16 July 2008 - World Youth Day Catechesis

Decrease font size
Increase font size
Print this page
Home > Archbishop > Homilies > 16 July 2008 - World Youth Day Catechesis

World Youth Day Catechesis
Homily, Wednesday 16 July 2008

When we were speaking earlier about the countries we come from, I did not recall anyone mentioning that they came from Israel or the Holy Land as we know it in our tradition. Unfortunately, because of difficulties that are faced by the people who live there at the present time, visits to the Holy Land have not been easy in recent times. The people who live there very likely would face great difficulties travelling outside the country.

For those however, who are familiar with the geography of the area, the mountain known as Mt Carmel is a very prominent feature on the landscape. It is close to the Mediterranean shoreline, with just a narrow gap between the water and the mountain itself. Over the centuries it has been a place for spiritual people to find solitude, for criminals to go into hiding, and for armies to find places to outwit their opponents.

It was the place where the prophet Elijah is believed to have resided in one of the grottos. It was the place where the founder of the Carmelites, St. Simon Stock, received his inspiration to begin what has become a strong spiritual tradition in the Catholic Church, with many significant spiritual writers following in the Carmelite spirituality. Most prominent of them all would have to be St Teresa of Avila, and St John of the Cross.

Mt Carmel is something of a cross-over point in that part of the world – people moving north and south along the coastline, going about their daily lives and seeking a way to make an income.

The readings that we have heard today during this Mass have something of the same feel about them. They refer to a cross-over point in the lives of Jesus and the disciples.

The gospel words recall the final moments in the time Jesus was still with the disciples before ascending into Heaven. You might recall that just a page before in the gospel of Luke, we read about the beautiful experience of the two disciples, meeting Jesus on the road to Emmaus. Jesus began to remind them of all the things he had said and done, and it was through that outline, that they came to their senses and realised who their companion was. They realised it had been a mistake to leave the community of disciples in the first place.

Jesus does the same again for the benefit of all the disciples – reminding them of what was written in the Law of Moses, the prophets and the psalms, and how everything had come to fulfilment in him. Then it was time for him to leave and to give them the responsibility of carrying on his mission.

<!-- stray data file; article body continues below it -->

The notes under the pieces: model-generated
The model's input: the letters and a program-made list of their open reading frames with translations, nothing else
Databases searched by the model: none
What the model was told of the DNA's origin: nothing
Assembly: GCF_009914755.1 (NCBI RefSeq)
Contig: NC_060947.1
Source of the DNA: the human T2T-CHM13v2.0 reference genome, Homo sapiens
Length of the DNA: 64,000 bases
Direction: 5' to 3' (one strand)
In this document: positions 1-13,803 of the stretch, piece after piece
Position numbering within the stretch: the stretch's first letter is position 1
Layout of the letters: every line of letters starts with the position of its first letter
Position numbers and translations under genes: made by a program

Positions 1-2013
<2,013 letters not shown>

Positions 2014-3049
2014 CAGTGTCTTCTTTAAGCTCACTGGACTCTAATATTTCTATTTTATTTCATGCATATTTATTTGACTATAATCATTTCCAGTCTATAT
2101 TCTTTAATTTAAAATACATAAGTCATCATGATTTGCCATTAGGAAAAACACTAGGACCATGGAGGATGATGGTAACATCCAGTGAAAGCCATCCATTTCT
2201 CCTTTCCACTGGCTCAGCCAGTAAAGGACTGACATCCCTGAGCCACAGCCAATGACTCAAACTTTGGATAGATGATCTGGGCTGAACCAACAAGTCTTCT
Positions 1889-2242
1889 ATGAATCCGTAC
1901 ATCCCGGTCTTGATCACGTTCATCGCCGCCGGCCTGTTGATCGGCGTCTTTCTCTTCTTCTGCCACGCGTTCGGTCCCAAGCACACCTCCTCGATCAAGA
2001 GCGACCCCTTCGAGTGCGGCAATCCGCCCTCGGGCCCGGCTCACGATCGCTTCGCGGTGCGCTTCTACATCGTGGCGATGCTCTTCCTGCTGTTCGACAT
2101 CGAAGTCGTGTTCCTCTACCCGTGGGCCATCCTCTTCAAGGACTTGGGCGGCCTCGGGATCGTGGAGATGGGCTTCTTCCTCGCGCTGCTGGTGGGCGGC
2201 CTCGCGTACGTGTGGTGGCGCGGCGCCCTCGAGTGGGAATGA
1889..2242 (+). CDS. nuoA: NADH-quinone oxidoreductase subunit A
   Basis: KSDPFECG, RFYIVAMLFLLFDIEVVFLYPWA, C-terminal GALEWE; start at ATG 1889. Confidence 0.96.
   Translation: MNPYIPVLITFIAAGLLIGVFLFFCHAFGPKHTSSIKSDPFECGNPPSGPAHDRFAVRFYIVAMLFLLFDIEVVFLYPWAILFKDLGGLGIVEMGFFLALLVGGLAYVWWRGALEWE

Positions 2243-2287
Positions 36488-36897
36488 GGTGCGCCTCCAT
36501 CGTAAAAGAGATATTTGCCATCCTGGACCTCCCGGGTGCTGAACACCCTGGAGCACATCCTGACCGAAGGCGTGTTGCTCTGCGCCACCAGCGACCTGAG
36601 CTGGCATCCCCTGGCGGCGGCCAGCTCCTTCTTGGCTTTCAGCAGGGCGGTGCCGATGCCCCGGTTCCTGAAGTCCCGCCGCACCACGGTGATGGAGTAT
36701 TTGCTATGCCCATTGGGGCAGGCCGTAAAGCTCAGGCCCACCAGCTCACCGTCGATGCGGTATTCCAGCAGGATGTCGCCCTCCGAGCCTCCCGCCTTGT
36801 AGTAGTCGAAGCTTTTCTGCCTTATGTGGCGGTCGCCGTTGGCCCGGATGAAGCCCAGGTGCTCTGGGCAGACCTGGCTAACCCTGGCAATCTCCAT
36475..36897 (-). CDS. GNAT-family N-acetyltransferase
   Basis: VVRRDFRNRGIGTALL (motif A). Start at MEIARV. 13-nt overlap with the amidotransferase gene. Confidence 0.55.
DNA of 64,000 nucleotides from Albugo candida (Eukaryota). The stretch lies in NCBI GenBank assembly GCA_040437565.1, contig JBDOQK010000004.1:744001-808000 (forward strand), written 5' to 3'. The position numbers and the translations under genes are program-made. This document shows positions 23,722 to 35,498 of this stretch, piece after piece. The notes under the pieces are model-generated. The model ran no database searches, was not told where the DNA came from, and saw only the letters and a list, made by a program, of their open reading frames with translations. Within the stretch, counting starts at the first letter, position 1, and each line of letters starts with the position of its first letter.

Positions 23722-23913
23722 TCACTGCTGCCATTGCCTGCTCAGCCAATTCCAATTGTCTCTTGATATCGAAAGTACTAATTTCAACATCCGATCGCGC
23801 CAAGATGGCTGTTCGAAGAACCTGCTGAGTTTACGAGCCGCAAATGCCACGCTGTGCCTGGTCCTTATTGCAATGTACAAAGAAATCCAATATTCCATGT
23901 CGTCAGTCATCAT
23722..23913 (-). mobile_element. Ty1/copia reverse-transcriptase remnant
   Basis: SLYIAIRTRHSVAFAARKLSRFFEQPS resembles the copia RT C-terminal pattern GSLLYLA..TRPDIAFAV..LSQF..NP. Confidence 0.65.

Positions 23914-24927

The passage from the Acts of Apostles takes up the next phase of the experience of the disciples. They were assured that they would, in due course, receive the power they needed, through the Holy Spirit’s arrival at Pentecost, and they would be witnesses to what they had seen and heard. Their witness would extend to the ends of the earth.

It was important that they maintained the group to full strength, and so they arranged for the replacement of Judas by Mathias. The wider group also was kept together, and one of the most prominent members of that group was “Mary, the mother of Jesus.”

As we have heard during the catechesis, the Holy Spirit was well to the fore, in assisting Mary to make the right decision, and to accept the invitation to become the Mother of Jesus, the Mother of God. It was through the Holy Spirit that she became pregnant and eventually Jesus was born.

Mary, in other words, was also a point of connection, the bearer of Jesus into the world. She performed her role with great dignity and care, but it was in her role as the first of the believing disciples that we honour her and give thanks for her.
The name of Carmel means literally a “plantation of high quality trees.” The slopes of Mt Carmel are covered with a wide variety of vegetation including oak, pine, and olive and laurel trees. The location itself has had along and versatile history, and still today it has an important part to play in the lives of the people who live there.

As we reflect on the many elements of the feast of Our Lady of Mt Carmel, we can perhaps see ourselves and being connection points with other people, particularly in the communities from which we come.

I am sure that among all of you, like the rich vegetation on the mountain side, there is a great variety of gifts spread among you. Over the coming days, you will become more aware of the power that is within you, the gift of the Holy Spirit that has been given to you, and the call to use those gifts and that power to be witnesses yourselves.

But as witnesses you are in the very best of company, because the first disciples were called to be witnesses as well, and the greatest witness of them all was none other than Mary, the Mother of God, Our Lady of Mt Carmel.